Finally, if you've been avoiding salt in your daily diet and you don't have high blood pressure, stop avoiding salt. Start salting your food routinely in the hot, sweaty cycling season.
I am a 45 y/o Cat 3 male who developed fever, chills, swollen glands in my neck and a sore throat that lasted three weeks. Tests proved mononucleosis (after two rounds of antibiotics failed). I hardly did any exercise for 2 weeks after the diagnosis (6 weeks after onset of symptoms).
After a week without a sore throat and with less fatigue I did back-to-back 2 hour rides with a few, short, hard efforts. The next three nights I had a fever and night sweats with horrible fatigue. Now I feel better again. I don't want to experience the night sweats and fatigue again; when can I start training?
Scott Saifer replies:
I know this will come as a major bummer, but typical times to get back from mono to the point where you can train without getting sick again are in the range of six months to one year, and even then some people take longer.
I live in the Middle East and at this time of year have to train in temperatures of up to 40 degree's centigrade and humidity's of sometimes 80-90%. How do conditions like this affect the body under load and are there any down or upsides to training in this environment, apart from the need to drink ridiculous amounts of water and to wring out your clothing after every ride.
United Arab Emirates
Scott Saifer replies:
There are several interesting effects of training in high temperatures and high humidity. Principally at such temperatures the dissipation of heat becomes unavoidably the limiting factor to performance. That means the speeds or powers one can put out in extreme heat are less than what one can do at lower temperatures and one simply cannot train as hard or as effectively.
The reasons are that humans use sweat evaporation as the principle mode of cooling and that we cannot function with body temperatures more than a few degrees above normal. Dissipating heat by evaporation of sweat requires delivery of heat from the core and working muscles to the skin. That heat is moved from the core to the skin by blood which would be flowing through muscles at lower temperatures, so the first problem is that there is less blood available to deliver oxygen to the muscles. Then, evaporative cooling is less effective in high humidity, so one simply can't effectively cool oneself by sweating in those conditions. The brain will shut down muscle activity to prevent overheating. Overheating causes coma and death, so not overheating is a better choice. I don't mean that you can't use muscles when it's hot, but that the effort required to make a contraction force that would feel easy in cooler temperatures becomes greater in warmer temperatures.
So, to answer you question directly: The downsides of training in 40 degree Celsius (104F) and 80-90% humidity are that it is relatively ineffective and you are at risk for death by heat-stroke. The upside is that if you ever race somewhere warm, you will be well adjusted to the heat.
If you want to train effectively you need to do the same things that your competitors who live in snow country do in the winter: Find someplace safe to ride where the temperatures are more conducive to physiologically effective training: Get out the indoor trainer and ride somewhere air-conditioned.
I hope you maybe able to give me some advice. I am a 50 year old (5.11" and about 77kg) recreational cyclist but have done some sportifs and audax events. In the summer I do about 200 miles a week, less in the winter.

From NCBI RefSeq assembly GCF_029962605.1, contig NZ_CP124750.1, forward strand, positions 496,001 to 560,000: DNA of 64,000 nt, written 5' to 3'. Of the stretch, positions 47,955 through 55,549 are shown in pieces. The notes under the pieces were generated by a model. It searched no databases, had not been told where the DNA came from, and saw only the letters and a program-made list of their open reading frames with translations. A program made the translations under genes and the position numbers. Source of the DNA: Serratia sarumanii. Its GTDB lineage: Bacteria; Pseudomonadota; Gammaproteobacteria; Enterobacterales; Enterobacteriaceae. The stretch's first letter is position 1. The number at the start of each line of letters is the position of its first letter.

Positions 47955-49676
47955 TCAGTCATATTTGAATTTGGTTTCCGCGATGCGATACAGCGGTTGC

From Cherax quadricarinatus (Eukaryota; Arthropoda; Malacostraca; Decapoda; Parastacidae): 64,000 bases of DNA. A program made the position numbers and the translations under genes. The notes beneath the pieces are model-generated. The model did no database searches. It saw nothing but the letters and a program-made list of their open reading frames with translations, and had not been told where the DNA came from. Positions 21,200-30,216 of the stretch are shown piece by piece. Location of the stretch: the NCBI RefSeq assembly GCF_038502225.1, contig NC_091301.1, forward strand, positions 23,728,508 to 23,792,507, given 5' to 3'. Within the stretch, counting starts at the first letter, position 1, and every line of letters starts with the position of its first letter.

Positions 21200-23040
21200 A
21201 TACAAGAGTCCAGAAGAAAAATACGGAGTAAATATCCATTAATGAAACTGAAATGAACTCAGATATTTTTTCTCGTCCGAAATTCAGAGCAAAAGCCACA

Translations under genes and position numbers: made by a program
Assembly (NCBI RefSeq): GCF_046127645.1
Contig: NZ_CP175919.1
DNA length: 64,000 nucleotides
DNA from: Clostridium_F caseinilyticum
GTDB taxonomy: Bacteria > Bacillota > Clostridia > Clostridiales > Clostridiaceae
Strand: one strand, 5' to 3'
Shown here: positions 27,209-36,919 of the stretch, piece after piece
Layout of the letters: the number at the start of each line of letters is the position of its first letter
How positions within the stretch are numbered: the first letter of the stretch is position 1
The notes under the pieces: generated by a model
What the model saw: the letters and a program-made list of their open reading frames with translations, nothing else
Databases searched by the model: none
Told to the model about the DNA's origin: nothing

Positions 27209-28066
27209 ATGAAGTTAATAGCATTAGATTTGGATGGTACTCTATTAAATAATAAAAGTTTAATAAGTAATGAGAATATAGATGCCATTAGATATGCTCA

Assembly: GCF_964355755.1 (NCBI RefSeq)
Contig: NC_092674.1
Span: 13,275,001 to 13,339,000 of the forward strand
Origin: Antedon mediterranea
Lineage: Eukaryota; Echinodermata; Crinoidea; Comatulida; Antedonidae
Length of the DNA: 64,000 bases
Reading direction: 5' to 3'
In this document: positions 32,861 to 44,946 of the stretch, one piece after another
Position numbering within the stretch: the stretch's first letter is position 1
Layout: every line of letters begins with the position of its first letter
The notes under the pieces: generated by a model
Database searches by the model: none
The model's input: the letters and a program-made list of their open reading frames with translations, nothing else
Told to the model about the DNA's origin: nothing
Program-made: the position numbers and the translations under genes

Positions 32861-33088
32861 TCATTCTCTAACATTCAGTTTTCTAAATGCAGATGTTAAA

I have not had a problem with my knees until a couple of weeks ago when coming back from a weeks cycling and noticed my right knee was swollen, it hadn't ballooned out but was noticeable. There was no pain in the knee but it was stiff and I could not bend it fully. I used RICE and the swelling went down and flexibility increased.
However, I can still not kneel on the leg as there is pain across the area just above the knee. I have also noticed when I walk either there is soreness in the calf (as it the muscle is tight) or the hamstring. When I cycle there is no pain in the knee during or after cycling.
I have been to a physio (does not have a cycling background) who thought (after feeling both knees) it was arthritis due to overuse. All he could suggest was making sure I eat portions of oily fish, beans/pulses and cutting down on the mileage.
I would not want to cut down the millage and was wondering what your view was? I try and eat a healthy diet and include oily fish, pulses etc. I also take cod liver oil as a supplement. Is there anything else I can do?
I have read the answer to a question in 2005 but it related to Rheumatoid Arthritis and so am not sure whether it is applicable.
Scott Saifer replies:
Thanks for the inquiry. There are many causes of knee soreness and inflammation, including arthritis. I would suggest that if you are concerned about arthritis you have a proper diagnosis by a physician who can order appropriate tests.
Meanwhile, whether or not you have arthritis, there are things all cyclists need to do to keep knees from getting sore. Among them: a proper bike fitting by a competent fitter; avoiding low-cadence/high-force pedaling; keeping your knees warm in cool weather; stretch; always build up mileage gradually and build again gradually if you take more than a few days off; and use arch support or wedges if needed. If you have done all these things and still have knee pain, you probably have arthritis and will need to back off mileage while the cartilage heals, and then build up very, very gently again after several months. If you have been breaking any of these rules, you may get off easy, just by beginning to obey them and recovering more quickly.